The IUSB Vision Weblog

The way to crush the middle class is to grind them between the millstones of taxation and inflation. – Vladimir Lenin

China Still Executing Its Own With Little Justice

Posted by iusbvision on December 27, 2008

WASHINGTON POST:

BEIJING — Compared with murder and other violent crimes, the charges against Wo Weihan seemed minor, if a little exotic: copying articles from missile technology magazines in a public library, buying four night-vision equipment scopes, gathering information about the health of senior government leaders and collecting documents from a local Communist Party conference.

Yet the once-respected scientist with his own medical research laboratory in the capital was branded a spy and executed last month after a closed trial. His is one of several recent executions that highlight the secrecy, lack of due process and uneven application of the law that continue to surround capital cases two years after China embarked on a radical overhaul of the way it handles the death penalty.

Starting in 2007, China began for the first time in more than two decades to require a final review of every capital case by the Supreme People’s Court. The hope was to reduce the number of executions and bring some consistency to a process that had been handled unevenly by lower courts. The former president of the Supreme People’s Court who pushed for the review, Xiao Yang, vowed that the death penalty would be used only on “extremely vile criminals.”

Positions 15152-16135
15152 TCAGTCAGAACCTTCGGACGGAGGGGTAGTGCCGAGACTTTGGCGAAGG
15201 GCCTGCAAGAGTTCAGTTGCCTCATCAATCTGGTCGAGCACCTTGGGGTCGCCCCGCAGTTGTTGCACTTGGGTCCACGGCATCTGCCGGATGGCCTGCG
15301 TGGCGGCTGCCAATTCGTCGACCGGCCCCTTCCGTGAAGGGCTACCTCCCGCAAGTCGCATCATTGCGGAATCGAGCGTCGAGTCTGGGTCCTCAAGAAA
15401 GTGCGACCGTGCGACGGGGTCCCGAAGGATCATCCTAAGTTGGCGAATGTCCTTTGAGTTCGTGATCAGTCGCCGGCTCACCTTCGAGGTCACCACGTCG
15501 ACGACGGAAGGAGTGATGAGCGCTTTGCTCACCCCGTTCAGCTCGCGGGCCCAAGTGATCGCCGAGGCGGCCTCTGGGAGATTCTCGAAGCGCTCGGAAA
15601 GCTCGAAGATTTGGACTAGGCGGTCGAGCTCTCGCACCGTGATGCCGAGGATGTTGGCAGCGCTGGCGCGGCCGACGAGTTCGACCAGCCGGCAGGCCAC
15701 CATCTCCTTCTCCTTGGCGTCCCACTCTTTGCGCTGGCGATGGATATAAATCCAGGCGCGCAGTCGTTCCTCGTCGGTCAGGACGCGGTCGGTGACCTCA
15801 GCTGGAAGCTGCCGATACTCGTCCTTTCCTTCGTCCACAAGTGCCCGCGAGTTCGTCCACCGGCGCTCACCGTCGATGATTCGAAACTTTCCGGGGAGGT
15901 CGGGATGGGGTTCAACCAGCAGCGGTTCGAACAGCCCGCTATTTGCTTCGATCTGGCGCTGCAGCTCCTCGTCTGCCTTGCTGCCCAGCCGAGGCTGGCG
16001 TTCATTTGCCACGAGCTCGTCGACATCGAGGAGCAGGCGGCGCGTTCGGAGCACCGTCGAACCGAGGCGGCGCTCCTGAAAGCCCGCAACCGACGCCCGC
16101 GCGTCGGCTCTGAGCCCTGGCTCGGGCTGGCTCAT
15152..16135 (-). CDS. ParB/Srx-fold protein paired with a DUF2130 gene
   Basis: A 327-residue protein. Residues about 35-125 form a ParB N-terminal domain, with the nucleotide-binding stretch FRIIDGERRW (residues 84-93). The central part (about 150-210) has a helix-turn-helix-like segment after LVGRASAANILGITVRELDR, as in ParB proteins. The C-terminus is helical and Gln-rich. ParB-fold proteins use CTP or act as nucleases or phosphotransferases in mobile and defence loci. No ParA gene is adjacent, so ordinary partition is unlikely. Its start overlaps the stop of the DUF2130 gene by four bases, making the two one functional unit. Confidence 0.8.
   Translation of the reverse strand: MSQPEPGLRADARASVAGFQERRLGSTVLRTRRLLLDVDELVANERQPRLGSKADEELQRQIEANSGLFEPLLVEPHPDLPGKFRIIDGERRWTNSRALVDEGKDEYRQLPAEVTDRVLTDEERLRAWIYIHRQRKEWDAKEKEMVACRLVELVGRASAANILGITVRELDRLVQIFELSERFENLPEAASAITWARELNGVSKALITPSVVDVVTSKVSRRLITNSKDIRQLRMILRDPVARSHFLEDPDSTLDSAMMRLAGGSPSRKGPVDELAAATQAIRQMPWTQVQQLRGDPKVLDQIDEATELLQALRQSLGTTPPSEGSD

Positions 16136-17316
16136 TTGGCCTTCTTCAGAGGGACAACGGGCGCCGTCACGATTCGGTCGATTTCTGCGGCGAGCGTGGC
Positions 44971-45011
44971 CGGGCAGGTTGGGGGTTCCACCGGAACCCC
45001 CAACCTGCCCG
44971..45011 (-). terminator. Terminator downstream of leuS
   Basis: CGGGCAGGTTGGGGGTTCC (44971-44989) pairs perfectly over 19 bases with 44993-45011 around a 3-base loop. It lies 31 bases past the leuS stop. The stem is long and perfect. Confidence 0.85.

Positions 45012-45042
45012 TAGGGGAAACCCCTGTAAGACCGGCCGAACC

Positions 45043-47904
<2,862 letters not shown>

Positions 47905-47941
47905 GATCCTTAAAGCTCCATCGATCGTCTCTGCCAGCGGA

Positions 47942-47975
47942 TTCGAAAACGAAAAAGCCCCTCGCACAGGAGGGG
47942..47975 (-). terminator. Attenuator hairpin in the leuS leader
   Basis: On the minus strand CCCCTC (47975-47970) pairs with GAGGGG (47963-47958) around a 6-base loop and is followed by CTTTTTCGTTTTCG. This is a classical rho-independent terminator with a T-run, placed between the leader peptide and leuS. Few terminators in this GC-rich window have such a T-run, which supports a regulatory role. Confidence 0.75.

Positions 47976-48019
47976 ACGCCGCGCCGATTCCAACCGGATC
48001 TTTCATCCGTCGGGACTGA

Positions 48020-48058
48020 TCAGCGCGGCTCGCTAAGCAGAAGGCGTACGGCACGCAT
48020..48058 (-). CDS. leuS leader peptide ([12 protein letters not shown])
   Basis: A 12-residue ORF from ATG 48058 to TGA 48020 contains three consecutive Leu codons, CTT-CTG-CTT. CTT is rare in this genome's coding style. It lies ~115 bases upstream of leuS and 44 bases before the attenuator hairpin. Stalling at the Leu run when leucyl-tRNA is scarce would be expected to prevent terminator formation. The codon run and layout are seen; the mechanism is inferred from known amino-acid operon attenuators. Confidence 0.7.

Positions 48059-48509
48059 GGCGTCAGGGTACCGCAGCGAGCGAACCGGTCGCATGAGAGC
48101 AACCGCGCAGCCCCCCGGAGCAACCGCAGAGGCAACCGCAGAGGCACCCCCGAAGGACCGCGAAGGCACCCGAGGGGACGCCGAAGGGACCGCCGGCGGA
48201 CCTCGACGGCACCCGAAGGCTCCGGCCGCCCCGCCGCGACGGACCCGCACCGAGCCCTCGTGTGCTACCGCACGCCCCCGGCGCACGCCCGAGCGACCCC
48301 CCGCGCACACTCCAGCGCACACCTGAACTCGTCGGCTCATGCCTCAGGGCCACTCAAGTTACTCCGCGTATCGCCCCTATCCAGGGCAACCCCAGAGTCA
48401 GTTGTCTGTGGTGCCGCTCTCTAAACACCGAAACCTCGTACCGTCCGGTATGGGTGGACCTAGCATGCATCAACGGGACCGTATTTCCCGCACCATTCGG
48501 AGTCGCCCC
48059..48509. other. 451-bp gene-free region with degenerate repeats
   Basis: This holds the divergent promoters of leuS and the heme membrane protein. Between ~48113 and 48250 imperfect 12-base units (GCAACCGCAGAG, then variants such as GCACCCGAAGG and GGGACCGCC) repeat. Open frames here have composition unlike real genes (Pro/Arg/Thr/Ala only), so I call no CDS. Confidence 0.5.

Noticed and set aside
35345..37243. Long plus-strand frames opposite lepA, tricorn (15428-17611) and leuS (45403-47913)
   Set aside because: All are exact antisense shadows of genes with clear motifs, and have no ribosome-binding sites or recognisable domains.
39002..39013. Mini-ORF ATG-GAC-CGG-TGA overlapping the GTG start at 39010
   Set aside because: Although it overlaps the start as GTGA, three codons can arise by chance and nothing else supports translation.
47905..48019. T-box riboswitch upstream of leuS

While “reforms” have brought down the number of executions 30% form 2006:

Defendants on death row continue to be executed for such nonviolent crimes as illegal fundraising, graft, drug dealing and espionage. They are prosecuted and dispatched with a lack of transparency, according to Chinese lawyers who complain of blocked access to their clients and say many confessions are still coerced.

There are also double standards: Public officials accused of embezzling millions receive suspended death sentences that spare their lives, while ordinary citizens convicted of stealing far less die by lethal injection or a single gunshot to the head, according to lawyers and court records.

China remains the world’s top executioner — the Dui Hua Foundation, a human rights group, estimates that China carried out 5,000 to 6,000 executions in 2007. The same year, the United States executed 42 people. On a per-capita basis, China is estimated to have carried out 30 times the number of executions the United States did.

http://www.washingtonpost.com/wp-dyn/content/article/2008/12/23/AR2008122302795.html?wprss=rss_world

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